IUCN threat status:

Least Concern (LC)


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Willow tit

In the UK

The willow tit (Poecile montanus) is a passerine bird in the tit family Paridae. It is a widespread and common resident breeder throughout temperate and subarctic Europe and northern Asia. It is more of a conifer specialist than the closely related marsh tit, which explains it breeding much further north. It is resident, and most birds do not migrate.

In the east of its range it is much paler than marsh tit, but as one goes west the various races become increasingly similar, so much so that it was not recognised as a breeding bird in Great Britain until the end of the 19th century, despite being widespread.

The willow tit is distinguished from the marsh tit by a sooty brown instead of a glossy blue black cap; the general colour is otherwise similar, though the under parts are more buff and the flanks distinctly more rufous; the pale buff edgings to the secondaries form a light patch on the closed wing. The feathers of the crown and the black bib under the bill are longer, but this is not an easily noticed character. However, the more graduated tail (not square) shows distinctly when spread. Length is 11.5 cm, and wings range from 60–70 mm.

The commonest call is a nasal zee, zee, zee, but the notes of the bird evidently vary considerably. Occasionally a double note, ipsee, ipsee, is repeated four or five times.

The willow tit often excavates its own nesting hole, even piercing hard bark; this is usually in a rotten stump or in a tree, more or less decayed. Most nests examined are cups of felted material, such as fur, hair and wood chips, but feathers are sometimes used. The number of eggs varies from six to nine, with reddish spots or blotches..

Birds feed on insects, caterpillars, and seeds, much like other tits. This species is parasitised by the moorhen flea, Dasypsyllus gallinulae.[2]

Status in UK[edit]

According to the RSPB, the willow tit is in rapid decline and is now considered a 'red status' bird. This status was given for two factors:[3]

  1. BDp¹ - severe, at least 50%, decline in UK breeding population over last 25 years
  2. BDP² - severe, at least 50%, contraction of UK breeding range over the entire period used for assessments since the first BoCC review starting in 1969

Conservation work is continuing to determine the cause of the willow tit's decline in population and to try to identify ways to improve the situation.[4]


Eggs, Collection Museum Wiesbaden, Germany

Most authorities retain Poecile as a subgenus within the genus Parus, but the American Ornithologists' Union treats it as a distinct genus. This is supported by mtDNA cytochrome b sequence analysis; within Poecile, the willow tit is part of a group of Eurasian "typical chickadees" that includes also the marsh tit, Père David's tit, and the Songar tit (Gill et al. 2005, del Hoyo et al. 2007).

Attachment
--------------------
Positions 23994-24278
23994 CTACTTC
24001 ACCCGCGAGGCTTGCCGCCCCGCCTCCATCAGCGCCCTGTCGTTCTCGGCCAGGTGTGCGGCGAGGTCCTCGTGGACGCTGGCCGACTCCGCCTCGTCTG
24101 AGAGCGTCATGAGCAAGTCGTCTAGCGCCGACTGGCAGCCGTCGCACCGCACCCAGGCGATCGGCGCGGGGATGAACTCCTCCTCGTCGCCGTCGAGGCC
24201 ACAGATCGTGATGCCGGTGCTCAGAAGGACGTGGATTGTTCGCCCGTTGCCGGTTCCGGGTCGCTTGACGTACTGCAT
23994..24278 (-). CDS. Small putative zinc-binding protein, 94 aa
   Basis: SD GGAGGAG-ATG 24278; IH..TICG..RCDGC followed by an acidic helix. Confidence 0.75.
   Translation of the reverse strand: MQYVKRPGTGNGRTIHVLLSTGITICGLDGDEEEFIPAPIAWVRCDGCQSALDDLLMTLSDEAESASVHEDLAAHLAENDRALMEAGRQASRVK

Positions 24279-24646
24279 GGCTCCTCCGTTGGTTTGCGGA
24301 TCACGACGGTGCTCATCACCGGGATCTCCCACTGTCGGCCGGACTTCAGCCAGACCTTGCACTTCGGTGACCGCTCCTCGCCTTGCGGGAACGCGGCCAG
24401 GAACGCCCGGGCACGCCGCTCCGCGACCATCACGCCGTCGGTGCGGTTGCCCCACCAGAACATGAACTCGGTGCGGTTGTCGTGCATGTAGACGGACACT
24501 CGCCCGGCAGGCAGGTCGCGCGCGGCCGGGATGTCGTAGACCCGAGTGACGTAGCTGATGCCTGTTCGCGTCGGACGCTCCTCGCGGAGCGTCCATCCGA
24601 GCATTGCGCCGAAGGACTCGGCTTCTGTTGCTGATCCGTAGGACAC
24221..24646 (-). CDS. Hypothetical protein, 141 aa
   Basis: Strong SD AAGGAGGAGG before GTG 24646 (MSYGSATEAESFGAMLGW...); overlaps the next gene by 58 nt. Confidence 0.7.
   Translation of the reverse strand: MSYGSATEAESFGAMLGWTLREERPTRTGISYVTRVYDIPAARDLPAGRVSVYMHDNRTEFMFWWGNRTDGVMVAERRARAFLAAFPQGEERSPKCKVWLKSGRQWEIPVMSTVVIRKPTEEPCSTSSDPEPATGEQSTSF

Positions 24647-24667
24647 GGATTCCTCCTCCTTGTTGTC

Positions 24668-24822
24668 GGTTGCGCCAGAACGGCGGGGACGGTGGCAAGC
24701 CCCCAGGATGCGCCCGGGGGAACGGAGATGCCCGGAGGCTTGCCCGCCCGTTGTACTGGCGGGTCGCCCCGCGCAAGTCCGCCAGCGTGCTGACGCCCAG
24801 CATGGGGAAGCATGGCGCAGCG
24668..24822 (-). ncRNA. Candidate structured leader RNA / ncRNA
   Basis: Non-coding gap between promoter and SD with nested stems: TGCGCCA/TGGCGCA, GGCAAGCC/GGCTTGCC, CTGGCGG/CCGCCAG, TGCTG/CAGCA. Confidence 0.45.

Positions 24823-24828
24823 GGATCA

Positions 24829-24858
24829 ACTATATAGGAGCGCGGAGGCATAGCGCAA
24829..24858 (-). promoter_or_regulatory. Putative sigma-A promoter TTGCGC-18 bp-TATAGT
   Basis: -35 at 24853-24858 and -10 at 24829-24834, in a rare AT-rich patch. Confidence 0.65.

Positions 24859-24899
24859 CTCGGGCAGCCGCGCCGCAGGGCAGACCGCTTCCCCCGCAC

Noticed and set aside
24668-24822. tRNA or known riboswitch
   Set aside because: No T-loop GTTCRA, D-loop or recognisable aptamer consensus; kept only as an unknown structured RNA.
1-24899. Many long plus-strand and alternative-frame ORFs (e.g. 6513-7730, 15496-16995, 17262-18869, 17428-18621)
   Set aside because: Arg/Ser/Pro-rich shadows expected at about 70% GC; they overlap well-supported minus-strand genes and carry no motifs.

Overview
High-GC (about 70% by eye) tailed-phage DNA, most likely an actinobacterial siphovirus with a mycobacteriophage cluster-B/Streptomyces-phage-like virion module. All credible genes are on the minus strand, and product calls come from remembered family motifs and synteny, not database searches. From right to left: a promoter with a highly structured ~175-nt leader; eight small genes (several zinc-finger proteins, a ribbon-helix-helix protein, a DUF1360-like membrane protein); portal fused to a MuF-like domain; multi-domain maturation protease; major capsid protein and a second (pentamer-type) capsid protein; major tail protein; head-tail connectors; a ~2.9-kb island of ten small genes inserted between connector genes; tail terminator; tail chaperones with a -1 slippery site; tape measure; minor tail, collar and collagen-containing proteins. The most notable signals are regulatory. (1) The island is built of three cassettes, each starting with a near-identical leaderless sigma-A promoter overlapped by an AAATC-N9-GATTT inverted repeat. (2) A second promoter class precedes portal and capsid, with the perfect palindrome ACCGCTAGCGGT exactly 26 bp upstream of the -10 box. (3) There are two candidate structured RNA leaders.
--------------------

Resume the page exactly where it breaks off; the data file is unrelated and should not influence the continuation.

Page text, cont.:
The genus name has often been treated as feminine (giving the species name ending montana); however, this was not specified by the original genus author Johann Jakob Kaup, and under the International Code of Zoological Nomenclature the genus name must therefore be treated by default as masculine, giving the name ending montanus (del Hoyo et al. 2007).

At one time the willow tit was considered conspecific with the black-capped chickadee of North America due to their very similar appearance. This is seen in an older version of the Peterson Field Guide, Birds of Britain and Europe. Underneath the name it states; "N Am. Black-Capped Chickadee" as an alternate name. In fact the willow tit, black-capped chickadee, marsh tit and Carolina chickadee are all very similar to one another in appearance.


- The willow tit is referenced in one of the musical numbers in the comedic opera "The Mikado" written by Gilbert and Sullivan, (On a Tree By a River).


  1. ^ BirdLife International (2012). "Parus montanus". IUCN Red List of Threatened Species. Version 2013.2. International Union for Conservation of Nature. Retrieved 26 November 2013. 
  2. ^ Rothschild, Miriam; Clay, Theresa (1953). Fleas, Flukes and Cuckoos. A study of bird parasites. London: Collins. p. 113. 
  3. ^ Birds of Conservation Concern 3 - 2009, accessed 2012-11-19
  4. ^ "Willow Tit". RSPB. Retrieved 2012-05-18. 
  • Del Hoyo, J., Elliot, A., & Christie D. (eds). (2007). Handbook of the Birds of the World. Volume 12: Picathartes to Tits and Chickadees. Lynx Edicions. ISBN 978-84-96553-42-2
  • Gill, F. B., Slikas, B., & Sheldon, F. H. (2005). Phylogeny of titmice (Paridae): II. Species relationships based on sequences of the mitochondrial cytochrome-b gene. Auk 122: 121-143. DOI: 10.1642/0004-8038(2005)122[0121:POTPIS]2.0.CO;2 HTML abstract


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